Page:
I am sure you have a very clear idea of which are your personal qualities and faults as well as your professional strengths and weaknesses. If I asked you, you could quickly write up a list of both.
But are you sure that those who are around you think of you the same way?
There are several studies that reveal the discrepancy between self-perception (how we think we behave or what we think we are good at) and external-perception (how others perceive our actions).1 If that discrepancy is significant it can generate considerable problems in team work.
That is why providing a feedback platform for the teams is so important.
Usual feedback platforms
Personality tests are used to build teams and find out this sort of things. However it is important to highlight that this sort of tests are based on personal preferences and perspective.
That is why in many companies it is used the technique “feedback 360º”. In this case every one in the team will also evaluate the rest of their colleagues. Obviously for this method to be useful it is necessary that the team members know each other and have been working together for a while.2
These tests are a good framework to provide that feedback, but being honest they are quite boring – especially if you are part of a big team – and the feedback is limited to a few questions which might not be relevant for a specific situation.
Well, open feedback dialogue is another option – always done through an intermediary who has not been involved in the team experience to avoid unnecessary tension and keep the positive tone of the dialogue.3 But its main problem is that criticism is seen as a bad thing. We are scared of getting feedback, just in case it does not match our assumptions. But “questioning should not be understood as a sign of mistrust or invasion of privacy, but as a valuable opportunity for learning”.4 It definitely is necessary to improve the understanding and the effectiveness of the team dynamics.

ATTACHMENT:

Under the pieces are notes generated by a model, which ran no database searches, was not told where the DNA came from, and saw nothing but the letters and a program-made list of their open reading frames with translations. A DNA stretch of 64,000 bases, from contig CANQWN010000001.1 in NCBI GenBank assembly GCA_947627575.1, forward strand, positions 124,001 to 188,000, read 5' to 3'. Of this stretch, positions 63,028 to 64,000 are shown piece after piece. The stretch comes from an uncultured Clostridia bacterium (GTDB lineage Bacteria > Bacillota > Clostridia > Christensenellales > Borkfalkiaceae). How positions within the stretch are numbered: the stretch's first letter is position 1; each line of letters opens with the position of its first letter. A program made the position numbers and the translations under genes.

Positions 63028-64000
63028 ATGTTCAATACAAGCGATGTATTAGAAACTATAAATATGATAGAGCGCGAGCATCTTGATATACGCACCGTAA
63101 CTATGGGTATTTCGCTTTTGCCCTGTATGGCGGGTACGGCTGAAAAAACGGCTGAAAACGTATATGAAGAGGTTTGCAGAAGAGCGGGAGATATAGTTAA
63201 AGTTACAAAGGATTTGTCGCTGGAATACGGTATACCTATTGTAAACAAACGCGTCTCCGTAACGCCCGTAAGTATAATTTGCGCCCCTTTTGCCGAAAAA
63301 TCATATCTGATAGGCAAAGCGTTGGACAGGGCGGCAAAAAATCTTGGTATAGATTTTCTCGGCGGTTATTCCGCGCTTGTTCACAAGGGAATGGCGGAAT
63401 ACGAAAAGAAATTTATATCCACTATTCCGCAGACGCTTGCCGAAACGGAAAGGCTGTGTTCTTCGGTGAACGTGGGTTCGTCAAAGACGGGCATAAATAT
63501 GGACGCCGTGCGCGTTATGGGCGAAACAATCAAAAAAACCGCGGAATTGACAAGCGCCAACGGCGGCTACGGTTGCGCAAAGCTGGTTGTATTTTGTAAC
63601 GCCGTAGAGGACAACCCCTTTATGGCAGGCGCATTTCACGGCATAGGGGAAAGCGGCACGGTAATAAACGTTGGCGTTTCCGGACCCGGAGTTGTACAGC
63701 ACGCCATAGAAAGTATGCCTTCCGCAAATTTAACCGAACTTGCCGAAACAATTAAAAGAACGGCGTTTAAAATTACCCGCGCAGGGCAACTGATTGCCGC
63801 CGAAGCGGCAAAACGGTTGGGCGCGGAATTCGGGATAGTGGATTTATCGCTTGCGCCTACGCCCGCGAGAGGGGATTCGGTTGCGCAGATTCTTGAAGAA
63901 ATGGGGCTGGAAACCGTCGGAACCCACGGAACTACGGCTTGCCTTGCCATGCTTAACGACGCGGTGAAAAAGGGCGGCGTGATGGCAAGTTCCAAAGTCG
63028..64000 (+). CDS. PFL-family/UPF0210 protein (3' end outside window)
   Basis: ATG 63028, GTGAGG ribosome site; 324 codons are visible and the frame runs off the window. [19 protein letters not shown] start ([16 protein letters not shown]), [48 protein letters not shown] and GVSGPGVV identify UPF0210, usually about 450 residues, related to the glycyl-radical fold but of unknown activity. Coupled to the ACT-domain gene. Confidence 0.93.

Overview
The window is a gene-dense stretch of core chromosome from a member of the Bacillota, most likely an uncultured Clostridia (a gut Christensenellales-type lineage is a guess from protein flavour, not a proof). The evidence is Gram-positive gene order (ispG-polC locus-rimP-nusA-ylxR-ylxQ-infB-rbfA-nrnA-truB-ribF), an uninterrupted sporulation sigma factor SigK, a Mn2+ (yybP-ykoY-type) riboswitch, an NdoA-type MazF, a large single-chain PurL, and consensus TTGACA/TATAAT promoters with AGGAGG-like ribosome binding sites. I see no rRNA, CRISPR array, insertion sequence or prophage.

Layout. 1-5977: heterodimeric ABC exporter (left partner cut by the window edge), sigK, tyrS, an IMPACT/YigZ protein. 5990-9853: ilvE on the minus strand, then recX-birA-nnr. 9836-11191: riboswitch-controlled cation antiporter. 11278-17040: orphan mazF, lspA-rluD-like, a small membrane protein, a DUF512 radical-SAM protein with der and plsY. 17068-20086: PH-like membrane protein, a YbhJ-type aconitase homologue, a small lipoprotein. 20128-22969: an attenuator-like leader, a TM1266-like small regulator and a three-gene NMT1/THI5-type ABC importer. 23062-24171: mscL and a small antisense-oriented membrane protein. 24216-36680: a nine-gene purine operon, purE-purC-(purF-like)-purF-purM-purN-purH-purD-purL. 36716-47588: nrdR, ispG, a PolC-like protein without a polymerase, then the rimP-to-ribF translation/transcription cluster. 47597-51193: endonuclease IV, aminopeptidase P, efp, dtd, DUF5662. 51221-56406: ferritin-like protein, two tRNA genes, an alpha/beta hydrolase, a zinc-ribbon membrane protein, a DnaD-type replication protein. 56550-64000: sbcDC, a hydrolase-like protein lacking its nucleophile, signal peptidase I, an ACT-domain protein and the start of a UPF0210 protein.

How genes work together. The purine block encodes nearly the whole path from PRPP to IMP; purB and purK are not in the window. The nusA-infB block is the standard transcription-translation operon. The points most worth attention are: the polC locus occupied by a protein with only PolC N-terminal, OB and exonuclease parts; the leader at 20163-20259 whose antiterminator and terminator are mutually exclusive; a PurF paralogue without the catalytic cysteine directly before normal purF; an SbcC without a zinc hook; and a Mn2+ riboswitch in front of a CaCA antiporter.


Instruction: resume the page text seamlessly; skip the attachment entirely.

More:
Joining Feedback and Design Techniques
So, as tests are boring and limited and open feedback is scary, we created a new way of doing it.
How we do it?
– Using a design workshop format, making it visual and fun.
– Using basic design tools as story-telling
– Creating visual tools with open questions
Around the same table, every body works individually on the tools we give them.
Feedback is written instead of spoken, so it is less threatening. People feel more comfortable to express their opinions as it is proposed as a sort of game.
Open questions enable the team members to provide and receive feedback on the topics they find important. Working this way information becomes much more insightful.
At the end the tools and stories are shared within the group. It is then a good opportunity to establish an open dialogue as with the “games” the feedback pressure is gone.
Why self-perception and external-perception don’t match
One of the most interesting findings I got from the research is the uniformity in the external-perception. Independently of the differences with the self-perception, everybody gives similar feedback about the rest of the team members. This confirms external-perception as a solid judgment of the team members’ personality and behaviour. However, in some cases the self-perception can differ enormously from the firm team’s opinion. I find three main reasons for that fact:
1. Self-perception is just wrong
2. Self-perception is based on previous experience which was not shared with the rest of the members
3. The personal reasoning is not coming across, so people cannot understand what causes that behaviour.
So, does your self-perception match the way others see you?
1. Swann, B., 1987, Indentitly Negociation: Where Two Roads Meet, Personality and Dyadic Interaction. Journal of Personality and Social Psychology. 1987, 53(6), pp. 1038-1048
2. Belbin Spain, Roles de Equipo Belbin, [online] Available at: <http://www.belbin.com/rte.asp?id=263> [Accessed 24 July 2010]Souter, N., Breakthrough thinking, using creativity to solve problems. Lewis, UK: ILEX, 2007, pp. 136
3. Hicks, David., 2010. Discussion on team work, interdisciplinarity, collaboration and design. [interview] (Personal communication, 10 June 2010).
4. Argyris, C., 1991, Teaching Smart People how to learn. Harvard Business Review, May-June 1991, pp. 108